The period began with the consolidation of the political reigns of power by the shogun Tokugawa Ieyasu and effectively concluded with the opening of Japan by Matthew Perry’s Black Ships in Tokyo Bay and the Meiji Restoration.
To begin with, Japan shifted from becoming a disunited polity ruled by many leaders, to an almost centralized government run from Edo. Although Japan was still feudal, this feudal system was fairly standardized. The royal family and the court became increasingly powerful and these institutions were developed. The emperor gained a lot of power from the landowners during this period. Class differences were rigidly enforced. While we think of this as a bad thing today, at the time is helped create stability and allowed people to understand where they fit in and what role they should play within the polity of Japan.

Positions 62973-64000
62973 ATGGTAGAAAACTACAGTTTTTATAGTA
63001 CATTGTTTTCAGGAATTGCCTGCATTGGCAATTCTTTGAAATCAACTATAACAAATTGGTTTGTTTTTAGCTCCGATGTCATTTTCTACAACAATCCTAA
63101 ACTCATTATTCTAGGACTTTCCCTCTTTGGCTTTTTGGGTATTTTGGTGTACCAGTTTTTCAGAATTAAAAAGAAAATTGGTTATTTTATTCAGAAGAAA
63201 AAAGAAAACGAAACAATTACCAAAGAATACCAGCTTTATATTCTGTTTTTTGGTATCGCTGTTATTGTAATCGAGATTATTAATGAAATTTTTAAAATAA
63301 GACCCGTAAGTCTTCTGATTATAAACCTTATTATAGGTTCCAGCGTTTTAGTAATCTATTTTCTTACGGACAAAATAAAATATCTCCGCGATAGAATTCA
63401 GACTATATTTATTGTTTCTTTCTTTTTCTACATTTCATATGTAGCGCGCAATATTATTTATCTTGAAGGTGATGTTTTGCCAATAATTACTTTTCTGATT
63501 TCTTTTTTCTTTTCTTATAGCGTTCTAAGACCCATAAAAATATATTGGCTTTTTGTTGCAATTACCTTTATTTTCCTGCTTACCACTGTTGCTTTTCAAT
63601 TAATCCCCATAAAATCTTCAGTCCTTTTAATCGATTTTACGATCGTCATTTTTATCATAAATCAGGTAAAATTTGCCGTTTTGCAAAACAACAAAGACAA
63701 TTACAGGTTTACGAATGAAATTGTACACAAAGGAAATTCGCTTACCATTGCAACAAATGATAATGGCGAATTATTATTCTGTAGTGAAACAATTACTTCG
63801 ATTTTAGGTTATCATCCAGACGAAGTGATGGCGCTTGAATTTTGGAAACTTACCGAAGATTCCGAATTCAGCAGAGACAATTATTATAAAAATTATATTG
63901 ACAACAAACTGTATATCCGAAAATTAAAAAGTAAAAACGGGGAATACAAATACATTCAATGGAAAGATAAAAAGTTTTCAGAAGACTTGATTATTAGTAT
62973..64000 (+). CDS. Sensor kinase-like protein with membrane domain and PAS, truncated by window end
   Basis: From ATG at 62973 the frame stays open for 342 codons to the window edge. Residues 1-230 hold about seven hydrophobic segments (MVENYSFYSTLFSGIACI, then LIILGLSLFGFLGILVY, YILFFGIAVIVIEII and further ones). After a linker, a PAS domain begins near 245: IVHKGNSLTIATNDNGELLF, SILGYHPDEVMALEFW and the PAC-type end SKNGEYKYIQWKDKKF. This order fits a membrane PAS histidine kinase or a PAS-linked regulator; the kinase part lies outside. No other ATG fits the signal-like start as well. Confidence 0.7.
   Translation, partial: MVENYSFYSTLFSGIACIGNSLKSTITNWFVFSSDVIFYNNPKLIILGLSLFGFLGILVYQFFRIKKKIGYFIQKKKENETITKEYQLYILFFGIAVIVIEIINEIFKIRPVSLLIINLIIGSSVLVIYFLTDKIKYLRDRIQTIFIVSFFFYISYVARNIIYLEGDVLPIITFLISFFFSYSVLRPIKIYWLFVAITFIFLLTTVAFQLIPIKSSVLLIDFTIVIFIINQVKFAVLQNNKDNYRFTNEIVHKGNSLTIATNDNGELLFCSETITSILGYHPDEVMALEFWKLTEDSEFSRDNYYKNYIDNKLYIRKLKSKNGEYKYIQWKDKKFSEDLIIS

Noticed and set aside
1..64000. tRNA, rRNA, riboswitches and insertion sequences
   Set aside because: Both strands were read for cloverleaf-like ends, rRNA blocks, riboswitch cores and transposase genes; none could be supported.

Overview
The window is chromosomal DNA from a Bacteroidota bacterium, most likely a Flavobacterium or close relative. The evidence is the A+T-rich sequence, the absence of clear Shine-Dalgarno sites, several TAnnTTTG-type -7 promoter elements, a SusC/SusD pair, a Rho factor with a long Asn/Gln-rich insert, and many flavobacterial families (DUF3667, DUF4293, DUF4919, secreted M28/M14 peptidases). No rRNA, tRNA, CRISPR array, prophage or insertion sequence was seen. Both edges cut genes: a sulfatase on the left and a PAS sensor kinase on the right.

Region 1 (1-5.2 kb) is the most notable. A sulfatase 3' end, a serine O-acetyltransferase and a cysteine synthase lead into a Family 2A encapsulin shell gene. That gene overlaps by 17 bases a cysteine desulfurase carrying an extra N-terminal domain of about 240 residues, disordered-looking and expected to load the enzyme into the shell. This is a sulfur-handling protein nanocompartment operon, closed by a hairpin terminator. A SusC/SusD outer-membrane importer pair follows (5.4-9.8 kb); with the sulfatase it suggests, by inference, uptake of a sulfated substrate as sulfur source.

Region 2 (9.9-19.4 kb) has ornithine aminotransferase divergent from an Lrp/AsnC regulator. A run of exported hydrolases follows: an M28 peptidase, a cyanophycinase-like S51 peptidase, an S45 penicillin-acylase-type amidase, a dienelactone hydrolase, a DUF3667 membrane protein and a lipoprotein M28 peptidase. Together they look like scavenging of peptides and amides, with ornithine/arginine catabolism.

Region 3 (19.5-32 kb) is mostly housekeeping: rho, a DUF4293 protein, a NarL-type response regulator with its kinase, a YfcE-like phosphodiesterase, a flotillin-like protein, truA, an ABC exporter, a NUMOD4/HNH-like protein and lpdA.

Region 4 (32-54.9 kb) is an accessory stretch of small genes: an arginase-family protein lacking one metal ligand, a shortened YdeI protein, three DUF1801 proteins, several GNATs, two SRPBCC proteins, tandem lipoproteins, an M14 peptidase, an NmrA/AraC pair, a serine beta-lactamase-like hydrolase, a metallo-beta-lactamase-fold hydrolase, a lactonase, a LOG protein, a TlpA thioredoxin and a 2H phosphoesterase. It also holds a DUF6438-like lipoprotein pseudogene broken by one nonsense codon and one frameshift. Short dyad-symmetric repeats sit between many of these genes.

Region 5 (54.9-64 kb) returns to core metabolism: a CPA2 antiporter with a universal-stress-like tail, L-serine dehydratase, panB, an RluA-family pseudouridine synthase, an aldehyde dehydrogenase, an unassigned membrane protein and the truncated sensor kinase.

Much of the key modernization of this period was economic, and the most important aspect of this was urbanization. Cities began to spring up in Japan, and regions became better defined by these urban centres. By the 1750s both Kyoto and Osaka has nearly half a million people each. These new cities required the creation of road networks and the flourishing of trade and commerce.On of the staples of the Edo economy was rice, available to be grown and harvested by everyone. The daimyo collected his tax in the form of rice. The price of this commodity would fluctuate depending on the harvest and there was a sophisticated market in Edo to help offset price